A few weeks ago Microsoft released a video showcasing their idea of what the future of technology might look like. Some weeks later, Bret Victor wrote a rant about how unimaginative Microsoft’s vision is. The thrust of his argument is that the ubiquitous touchscreens depicted in the video are uninventive because it disregards the most fundamental and powerful tool known to man: our hands. He explains that the physical interfaces of today don’t take advantage of our hands’ ability to both feel and manipulate things.
All this talk about hands and feeling and manipulation got me thinking. Given the current state and inertia of technology, it should be our foremost goal to make our interfaces feel good.
Feeling is often the indescribable property that separates a good interface from a great one. It’s the gap between the pixels and your finger (or mouse, by extension). You hear people mention this all the time when talking about software; “I don’t know, it just feels good”. Of course they’re not actually talking about how it feels, they’re talking about how their brain perceives it would feel if it were a physical interface. They’re talking about how well it responds to their input.
Without tactile feedback, as is the case when using a touchscreen or navigating a mouse cursor around a screen, our brain can’t depend on our hands and instead relies on our eyes to proxy visual feedback. We use this information on a subconsious level to confirm our last action and plan our next one. How an interface feels is the fidelity of the visual feedback to how our brain predicts it should feel.
It’s easy to see how important visual feedback becomes to the user experience in the absense of tactile feedback. It explains why skeuomorphism has prevailed as a common user interface design approach: it’s comforting to us as users when what we see and feel in the virtual world matches our perception of the physical world. This is why buttons often look like buttons and calendars often looks like calendars.
But how an interface feels goes deeper than the pixels on the screen; it’s all about trust. As an interface designer, you enter a contract with your users. Your design implicitly guarantees the user: “When you click X, the software will do Y”. It’s the job of your interface to back this guarantee by providing the feedback necessary for the user to feel assured you kept your end of the bargain. The gap between what your UI promised and what was delivered is received by the user as negative feeling. We’ve all experienced it, that brief moment of cognitive dissonance when you beckon the software to do one thing and it appears to do something different, or worse, nothing. That’s broken trust.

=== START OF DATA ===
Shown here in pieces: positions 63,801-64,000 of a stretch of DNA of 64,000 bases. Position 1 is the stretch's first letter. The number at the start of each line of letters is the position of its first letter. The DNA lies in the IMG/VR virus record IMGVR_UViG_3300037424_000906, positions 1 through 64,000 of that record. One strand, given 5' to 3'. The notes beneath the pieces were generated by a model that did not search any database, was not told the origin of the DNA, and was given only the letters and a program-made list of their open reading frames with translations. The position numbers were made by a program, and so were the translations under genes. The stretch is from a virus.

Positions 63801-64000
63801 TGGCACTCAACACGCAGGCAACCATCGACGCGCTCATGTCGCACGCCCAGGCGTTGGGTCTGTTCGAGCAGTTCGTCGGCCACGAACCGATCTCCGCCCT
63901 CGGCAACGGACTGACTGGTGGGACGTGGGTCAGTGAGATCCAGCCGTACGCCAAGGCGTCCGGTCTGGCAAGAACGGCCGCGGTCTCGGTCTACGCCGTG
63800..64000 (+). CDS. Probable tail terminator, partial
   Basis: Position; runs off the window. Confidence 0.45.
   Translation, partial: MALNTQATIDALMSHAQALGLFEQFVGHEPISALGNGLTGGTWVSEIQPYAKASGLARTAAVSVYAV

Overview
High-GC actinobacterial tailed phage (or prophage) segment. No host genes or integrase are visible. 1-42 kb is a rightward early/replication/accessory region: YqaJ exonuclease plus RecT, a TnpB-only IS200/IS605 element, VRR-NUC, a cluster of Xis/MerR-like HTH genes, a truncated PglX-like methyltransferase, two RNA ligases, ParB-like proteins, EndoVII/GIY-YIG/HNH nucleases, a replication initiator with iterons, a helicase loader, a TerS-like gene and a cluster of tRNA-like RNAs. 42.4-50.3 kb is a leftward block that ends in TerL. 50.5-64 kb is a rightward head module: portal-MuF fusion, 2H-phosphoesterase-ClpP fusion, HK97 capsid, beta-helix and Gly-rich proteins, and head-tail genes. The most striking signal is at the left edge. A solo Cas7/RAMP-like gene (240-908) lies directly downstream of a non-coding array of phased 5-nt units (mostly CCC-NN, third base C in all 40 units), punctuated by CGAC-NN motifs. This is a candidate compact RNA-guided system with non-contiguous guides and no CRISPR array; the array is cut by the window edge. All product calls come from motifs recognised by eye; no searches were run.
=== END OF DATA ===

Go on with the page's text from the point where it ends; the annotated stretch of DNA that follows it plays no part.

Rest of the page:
I have long preached that every clickable element (links, buttons, etc) deserves at least three states: idle, hover and click. I also encourage additional states for active-hover and active-click, but they are less necessary. Even novice designers know to make the idle state of their links obvious, but it’s surprising how many neglect to provide the user proper hover and click states. The hover state signifies that the element is clickable at this moment and the click state confirms that the element was clicked, both of which are crucial to keeping up your end of the UI contract.
The very best user interfaces are those that have a two-way conversation with the user, with equal transmission amplitude from both parties. When the visual feedback provided by your interface falls short of what the user expected, you’ve subconsciously broken their trust and left them with an indescribable feeling of doubt.